One embodiment of track-following employs a crawler based on an SMA-driven ratchet to move along the track as shown in FIG. 21. The bowel is attached at the front (as shown or alternatively the back) end of the main body of the device containing the power, sensing, and control components and at the leading ring of the crawler assembly. In this embodiment, directional ratchet flaps (clutches) within the leading and lagging rings of the crawler assembly (FIG. 22) allow each ring to move only in the forward direction along the track. When the SMA wire contracts, the lagging ring is pulled forward along the track by one step. When the SMA wire relaxes, the return spring pushes the leading track forward one step (FIG. 24). The assembly can negotiate the curved track because the spring itself, concentric with the track, provides a bendable connection between the two rings. Since the entire device is implanted in the bowel, each component must have channels or holes through which fluids can flow (FIG. 26).
Another embodiment of track following uses the entire length of track as a rigid compression member, where a flexible element such as a cord or cable pulls the track-following element along the track. FIG. 26 shows an example of this embodiment where an SMA driven pulley at the free end of the track winds in a cable which pulls a suction puck (which could be replaced by a movable component employing any attachment method) along the track. Note that while the figure shows a short straight track, a long curved track is made possible by guiding the cable along curves of the track through a slot or series of rings attached to the track. Another modality for such a device in the case of a selectively engagable attachment such as the suction puck or fish-scale preferential friction is to pull the movable element along the track, disengage the attachment, pull the movable element back to the beginning of the track using, for example, a bias spring or second cable, reattaching, and repeating the process. This forms a hybrid approach between paying out and track-following, enabling very large and rapid growth.
New Motion Generation Methods
Within any class of bowel extension, many methods exist for actually producing the requisite motion. The embodiments discussed herein employing fluidic (hydraulic) and ratcheting (via SMA wires, for example) methods can be used. However, additional methods for generating motion for bowel extension devices including passive motion and distributed mechanism can be used.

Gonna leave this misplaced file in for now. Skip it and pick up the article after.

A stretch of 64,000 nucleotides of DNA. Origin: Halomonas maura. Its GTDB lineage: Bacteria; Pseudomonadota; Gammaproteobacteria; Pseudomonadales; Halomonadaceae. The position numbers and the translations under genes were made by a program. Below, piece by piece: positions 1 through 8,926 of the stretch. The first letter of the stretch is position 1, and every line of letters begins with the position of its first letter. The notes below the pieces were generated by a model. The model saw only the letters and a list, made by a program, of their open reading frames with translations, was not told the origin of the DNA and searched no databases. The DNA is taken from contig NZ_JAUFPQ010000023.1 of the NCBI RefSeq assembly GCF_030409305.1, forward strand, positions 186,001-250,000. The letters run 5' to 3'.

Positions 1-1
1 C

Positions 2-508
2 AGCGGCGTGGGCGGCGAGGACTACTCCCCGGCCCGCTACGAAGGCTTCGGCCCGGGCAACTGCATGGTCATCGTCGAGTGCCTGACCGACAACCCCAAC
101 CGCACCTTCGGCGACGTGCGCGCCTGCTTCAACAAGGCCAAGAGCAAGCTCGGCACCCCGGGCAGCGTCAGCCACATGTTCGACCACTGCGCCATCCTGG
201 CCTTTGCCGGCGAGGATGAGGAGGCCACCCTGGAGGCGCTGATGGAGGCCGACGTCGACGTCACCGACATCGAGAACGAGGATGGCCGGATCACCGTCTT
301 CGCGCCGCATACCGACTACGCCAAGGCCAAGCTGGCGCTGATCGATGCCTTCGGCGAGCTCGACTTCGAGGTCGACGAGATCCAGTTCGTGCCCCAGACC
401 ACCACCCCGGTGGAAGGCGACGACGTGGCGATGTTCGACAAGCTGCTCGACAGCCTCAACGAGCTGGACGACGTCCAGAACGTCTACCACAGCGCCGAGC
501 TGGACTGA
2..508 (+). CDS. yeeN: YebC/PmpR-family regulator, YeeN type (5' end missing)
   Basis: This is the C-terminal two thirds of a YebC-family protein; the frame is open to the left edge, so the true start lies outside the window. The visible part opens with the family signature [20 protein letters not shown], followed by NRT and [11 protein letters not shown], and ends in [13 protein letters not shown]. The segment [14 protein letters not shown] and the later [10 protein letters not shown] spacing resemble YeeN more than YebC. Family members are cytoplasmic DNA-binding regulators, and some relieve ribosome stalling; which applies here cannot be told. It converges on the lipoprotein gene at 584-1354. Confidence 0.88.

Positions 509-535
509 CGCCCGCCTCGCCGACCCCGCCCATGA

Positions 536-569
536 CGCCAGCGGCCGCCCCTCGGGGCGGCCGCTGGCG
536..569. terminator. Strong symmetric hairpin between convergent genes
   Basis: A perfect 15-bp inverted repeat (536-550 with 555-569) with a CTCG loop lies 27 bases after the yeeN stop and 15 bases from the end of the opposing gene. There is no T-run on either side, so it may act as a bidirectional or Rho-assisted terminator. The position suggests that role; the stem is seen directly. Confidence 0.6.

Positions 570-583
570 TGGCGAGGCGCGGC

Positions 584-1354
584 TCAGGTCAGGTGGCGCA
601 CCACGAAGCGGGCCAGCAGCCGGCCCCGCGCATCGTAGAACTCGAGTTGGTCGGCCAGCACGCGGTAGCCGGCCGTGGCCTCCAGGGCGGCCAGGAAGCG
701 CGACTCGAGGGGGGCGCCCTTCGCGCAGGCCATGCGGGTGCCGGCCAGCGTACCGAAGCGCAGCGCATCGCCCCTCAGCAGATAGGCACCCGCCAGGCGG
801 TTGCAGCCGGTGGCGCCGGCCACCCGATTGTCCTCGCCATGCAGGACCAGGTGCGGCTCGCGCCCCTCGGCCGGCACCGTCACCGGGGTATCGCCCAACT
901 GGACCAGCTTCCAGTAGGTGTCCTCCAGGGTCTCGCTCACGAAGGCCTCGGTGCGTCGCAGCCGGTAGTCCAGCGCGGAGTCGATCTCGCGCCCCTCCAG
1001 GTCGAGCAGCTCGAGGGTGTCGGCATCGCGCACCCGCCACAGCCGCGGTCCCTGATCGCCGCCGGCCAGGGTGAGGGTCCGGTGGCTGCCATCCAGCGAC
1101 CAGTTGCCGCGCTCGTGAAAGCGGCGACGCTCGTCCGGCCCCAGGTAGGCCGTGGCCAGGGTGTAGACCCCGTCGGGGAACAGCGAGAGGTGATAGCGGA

Passive Motion Generation
Motion can be developed using a passive spring-like element rather than an actively actuated element such as SMA or a hydraulic piston. Such methods start with a compliant structure compressed (or stretched in an alternate mode of operation) to an initial length, implanted within the bowel attached at each end, and then allowed to expand over time, applying tension to the bowel as the bowel grows. Passive motion can be uncontrolled where the tensile force is determined by the current length of the device, and the extension rate is determined by the growth reaction of the bowel. Alternatively, the motion can be regulated where the spring is allowed to expand as determined by an actively controlled mechanism. The compliant member can be any axially compressible structure, so a coil spring, a webbing of foil, an accordion-like structure, etc, and can be made of traditional materials (metal, plastic, etc) or alternatively, shape memory alloy working in superelastic mode (for example).
FIG. 27 shows a coiled spring which is payed out over time to effect extension motion. While the paying out device is actuated in this embodiment, the actual motion generated is entirely passive, and thus fundamentally different than our existing IP. This has the great advantage of being much simpler mechanically. Passive motion can be either payed out in a controlled way, like the embodiment shown, or it can be entirely uncontrolled where a compliant member is compressed (like a snake in a can) inside a bowel segment and the rate of expansion is entirely determined by the match between the force-deflection properties designed into the compliant member and the growth response to these forces of the bowel. The compliant member can be any axially compressible structure, so a coil spring, a webbing of foil, an accordion-like structure, etc, and can be made of traditional materials (metal, plastic, etc) or shape memory alloy working in superelastic mode (for example). Such methods have the great advantage of being mechanically very simple and, depending on the control method, require little or no power to produce motion. They also can work well in an in-continuity mode since it is straightforward to construct a compliant element through which fluids may flow.